Japan’s ruling parties broadly agreed Thursday to exempt food products from the planned consumption tax hike in 2017, lawmakers said, in an attempt to ease the burden on consumers as slow growth in household spending has weighed on the economy.
All fresh and processed foods will remain subject to the current 8 percent tax even after the rate is raised to 10 percent in April 2017.
But the arrangement will reduce state revenue by some ¥1 trillion ($8.2 billion) annually, forcing the government to find other sources to cover the loss at a time when welfare spending is increasing due to the country’s graying population.
Prime Minister Shinzo Abe’s Liberal Democratic Party and its junior coalition partner, Komeito, aim to reach a detailed agreement on Friday, the lawmakers said.
Some LDP members had wanted fewer food items to be subject to the lower tax rate, while Komeito had pressed for including all food products.
“We made a significant change of course and need a bit more time,” a senior LDP lawmaker said.
The tax panels of the two parties approved earlier in the day tax reform plans for fiscal 2016 starting next April, including further corporate tax cuts that Abe hopes will encourage companies to raise wages and boost investment.
The agreement to introduce the multiple consumption tax rates will be included in the reform plans, which will be submitted to the Diet in January following approval by Abe’s Cabinet.
Under the reform plans, the effective corporate tax rate will be reduced to 29.97 percent in fiscal 2016 from the current 32.11 percent, considered relatively high by global standards and causing disadvantage for Japanese firms. The rate will be further cut to 29.74 percent in fiscal 2018.
“The Japanese economy is poised to overcome deflation,” the LDP said in the plans. “To ensure a virtuous economic cycle, it is necessary to enhance corporate earning power to lift domestic investment and wages.”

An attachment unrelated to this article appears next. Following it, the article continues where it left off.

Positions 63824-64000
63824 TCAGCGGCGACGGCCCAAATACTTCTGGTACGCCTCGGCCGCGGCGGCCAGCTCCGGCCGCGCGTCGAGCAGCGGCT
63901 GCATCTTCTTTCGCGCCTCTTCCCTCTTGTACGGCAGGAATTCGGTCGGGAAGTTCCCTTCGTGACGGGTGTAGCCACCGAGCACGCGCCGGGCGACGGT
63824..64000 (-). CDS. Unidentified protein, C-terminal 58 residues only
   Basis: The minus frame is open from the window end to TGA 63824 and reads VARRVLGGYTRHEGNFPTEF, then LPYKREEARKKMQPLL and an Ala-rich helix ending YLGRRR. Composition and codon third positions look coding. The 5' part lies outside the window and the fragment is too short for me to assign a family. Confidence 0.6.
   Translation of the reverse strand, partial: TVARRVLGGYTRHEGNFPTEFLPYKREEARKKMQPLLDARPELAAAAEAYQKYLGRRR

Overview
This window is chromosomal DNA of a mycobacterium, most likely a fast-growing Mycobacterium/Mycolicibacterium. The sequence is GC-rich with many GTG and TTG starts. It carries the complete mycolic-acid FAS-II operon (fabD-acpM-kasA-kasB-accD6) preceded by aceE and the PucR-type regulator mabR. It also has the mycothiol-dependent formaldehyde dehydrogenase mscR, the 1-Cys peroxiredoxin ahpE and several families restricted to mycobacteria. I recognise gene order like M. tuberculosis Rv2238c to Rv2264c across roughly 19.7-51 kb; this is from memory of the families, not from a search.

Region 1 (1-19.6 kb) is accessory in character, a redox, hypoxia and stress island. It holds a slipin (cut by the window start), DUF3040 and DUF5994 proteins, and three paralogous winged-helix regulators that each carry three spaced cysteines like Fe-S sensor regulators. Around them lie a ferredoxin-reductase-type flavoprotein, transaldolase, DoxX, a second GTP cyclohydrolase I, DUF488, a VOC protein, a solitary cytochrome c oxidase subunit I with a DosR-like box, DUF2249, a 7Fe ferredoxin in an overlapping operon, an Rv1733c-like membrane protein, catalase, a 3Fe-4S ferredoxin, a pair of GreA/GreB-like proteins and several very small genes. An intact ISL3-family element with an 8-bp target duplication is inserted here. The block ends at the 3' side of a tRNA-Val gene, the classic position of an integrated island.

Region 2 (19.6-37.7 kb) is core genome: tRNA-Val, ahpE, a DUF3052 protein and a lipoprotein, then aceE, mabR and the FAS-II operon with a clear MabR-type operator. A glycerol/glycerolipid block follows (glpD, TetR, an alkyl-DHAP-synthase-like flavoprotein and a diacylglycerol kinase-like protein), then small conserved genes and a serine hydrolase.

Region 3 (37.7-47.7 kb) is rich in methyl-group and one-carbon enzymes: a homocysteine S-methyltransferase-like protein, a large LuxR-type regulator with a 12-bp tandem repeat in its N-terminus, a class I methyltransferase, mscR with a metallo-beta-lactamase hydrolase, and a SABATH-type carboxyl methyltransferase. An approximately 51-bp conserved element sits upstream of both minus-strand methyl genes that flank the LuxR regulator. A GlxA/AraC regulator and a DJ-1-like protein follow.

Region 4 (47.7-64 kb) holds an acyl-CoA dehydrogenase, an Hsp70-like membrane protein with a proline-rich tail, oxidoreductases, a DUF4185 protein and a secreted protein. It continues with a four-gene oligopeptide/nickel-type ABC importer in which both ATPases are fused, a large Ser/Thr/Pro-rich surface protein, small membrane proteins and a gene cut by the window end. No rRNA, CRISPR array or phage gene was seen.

The tax reform is intended to support Abe’s bid to boost Japan’s gross domestic product to ¥600 trillion in about five years in the face of the country’s graying population and declining birthrate.
That goal for fiscal 2020 represents an expansion of more than 20 percent from ¥490 trillion in the past year to March. But skepticism is growing among economists over whether the target is achievable.
To make up for the decline in corporate tax revenue in fiscal 2016, the government plans to scale back measures to ease taxes on companies making losses.
And for the additional corporate tax cut in fiscal 2018, the government will shrink the scheme that allows companies to deduct past losses from profits for 10 years.
To revive local economies, the government will expand a scheme for redistributing corporate tax revenue to local governments to about ¥1.4 trillion in fiscal 2017 from the current ¥600 billion.
The government will also introduce a new tax on vehicle purchases, with tax rates varying in accordance with fuel efficiency.
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